My personal transformation and evolution was unexpected! I felt pretty spiritually grown up, with a healthy dose of humility, gratitude and a dedication to service when I moved from LA to the Central Coast in January of 2008. Thinking I would be able to make friends and find ways to stay active in my spiritual life in a reasonable amount of time, I was not prepared for the vast emotional results of a physical change of location. Things like what grocery store to shop at, where to get my hair and nails done, and which restaurants to avoid (stuff I just knew in my hometown) were more disconcerting than they probably should have been. Adding to all the change was my 6 month old marriage, and quitting my job of 13 years… I guess I should’ve known I was going to struggle as much as I did.
It was my husband’s idea to move here, so I didn’t say a whole lot to him about the isolation I felt out of concern that he might feel bad. I didn’t want to talk to my friends in LA about how I felt out of concern they may feel sorry for me (or worse, have already forgotten all about me! Absurd). I certainly did not have any local friends that I could share my feelings of alienation and homesickness. Surely you won’t be surprised that I was unable to keep up pretense for very long! A very sudden and severe panic attack hit me while I was sitting at a red light in my new little town, all turned around trying to find a local shop. Breathing was difficult, big fat tears rolled down and I just gave in to the self-pity that I had been living in for months. That forced me to face the facts… which was that I was choosing to isolate myself and needed to ask for help, and that my spiritual self was atrophying without any nourishment. Nothing was even about to get better otherwise.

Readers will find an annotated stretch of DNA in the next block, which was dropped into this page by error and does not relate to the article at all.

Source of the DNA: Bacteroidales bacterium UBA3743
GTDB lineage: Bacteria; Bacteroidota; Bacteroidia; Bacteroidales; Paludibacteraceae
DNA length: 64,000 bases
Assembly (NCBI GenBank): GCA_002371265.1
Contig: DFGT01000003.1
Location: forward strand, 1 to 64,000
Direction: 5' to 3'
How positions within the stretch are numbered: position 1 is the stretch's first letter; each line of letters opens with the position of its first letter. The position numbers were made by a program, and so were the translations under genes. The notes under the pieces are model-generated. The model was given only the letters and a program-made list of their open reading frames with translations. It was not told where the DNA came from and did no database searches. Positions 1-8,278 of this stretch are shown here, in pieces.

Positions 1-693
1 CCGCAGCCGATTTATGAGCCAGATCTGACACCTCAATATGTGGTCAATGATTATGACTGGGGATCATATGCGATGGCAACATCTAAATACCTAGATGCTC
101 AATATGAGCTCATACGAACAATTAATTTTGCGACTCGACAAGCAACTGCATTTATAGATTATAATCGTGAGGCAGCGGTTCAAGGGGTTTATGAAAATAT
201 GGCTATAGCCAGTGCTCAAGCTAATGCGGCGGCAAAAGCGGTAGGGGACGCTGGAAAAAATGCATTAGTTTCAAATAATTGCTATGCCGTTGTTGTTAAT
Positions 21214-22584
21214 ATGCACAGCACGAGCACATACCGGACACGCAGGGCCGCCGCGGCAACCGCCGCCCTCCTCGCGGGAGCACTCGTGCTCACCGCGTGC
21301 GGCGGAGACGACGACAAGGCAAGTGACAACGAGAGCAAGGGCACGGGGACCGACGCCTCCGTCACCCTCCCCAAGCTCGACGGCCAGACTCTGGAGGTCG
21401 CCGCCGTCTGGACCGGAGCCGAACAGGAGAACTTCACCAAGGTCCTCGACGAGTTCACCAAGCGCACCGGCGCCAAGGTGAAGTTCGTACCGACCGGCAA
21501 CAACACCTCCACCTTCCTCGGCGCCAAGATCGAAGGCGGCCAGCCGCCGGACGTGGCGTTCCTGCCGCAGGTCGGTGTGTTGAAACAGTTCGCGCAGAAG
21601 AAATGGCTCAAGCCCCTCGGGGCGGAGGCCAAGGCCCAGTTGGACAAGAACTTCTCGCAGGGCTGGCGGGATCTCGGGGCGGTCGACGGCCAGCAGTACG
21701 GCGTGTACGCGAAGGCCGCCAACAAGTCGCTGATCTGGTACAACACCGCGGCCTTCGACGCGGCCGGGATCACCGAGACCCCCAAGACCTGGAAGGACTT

Lacking friends nearby, I struck out to at least practice meditation in a group setting at a nearby yoga studio. How that turned into pole dancing has been explained in one of my first posts! Much to my surprise, the Yoga Flirt intro class I took was revolutionary for me, I knew I’d found something to love. I didn’t leave with new friends or anything but I did feel a sisterhood with the other attendees, and was so energized that I knew I dared hope I had found a little piece of salvation.
When regular class started, my particular brand of female perfectionism involves being a teacher’s pet, so if I had to let my hair down both literally and figuratively, I was gonna be the floppiest noodle in the studio. No one was going to be better than me at letting go. If that’s sounds silly, it’s because it IS. It’s hard to have an internal experience when one eye is open, making sure no one in the room looks as relaxed as you are! I was also determined to nail the warm up movements and execute them perfectly, which had a positive result of giving me a lot of strength in a relatively short period of time.
Being strong meant that I could usually execute the new moves we learned on the first or second try. When I realized that I was developing a reputation as “the strong one” I felt humbled and grateful… and also like I belonged somewhere which I wanted very much. I was a pole dancer! The loneliness I felt started to fade as I showed up in class week after week, level after level, with the same ladies. (We were a very enthusiastic class, four of us were instructors at one point or another and two of us still are, four years later!) The result of that was I came home exhausted but invigorated, ready to face the world. Yoga Flirt gave me my swag back.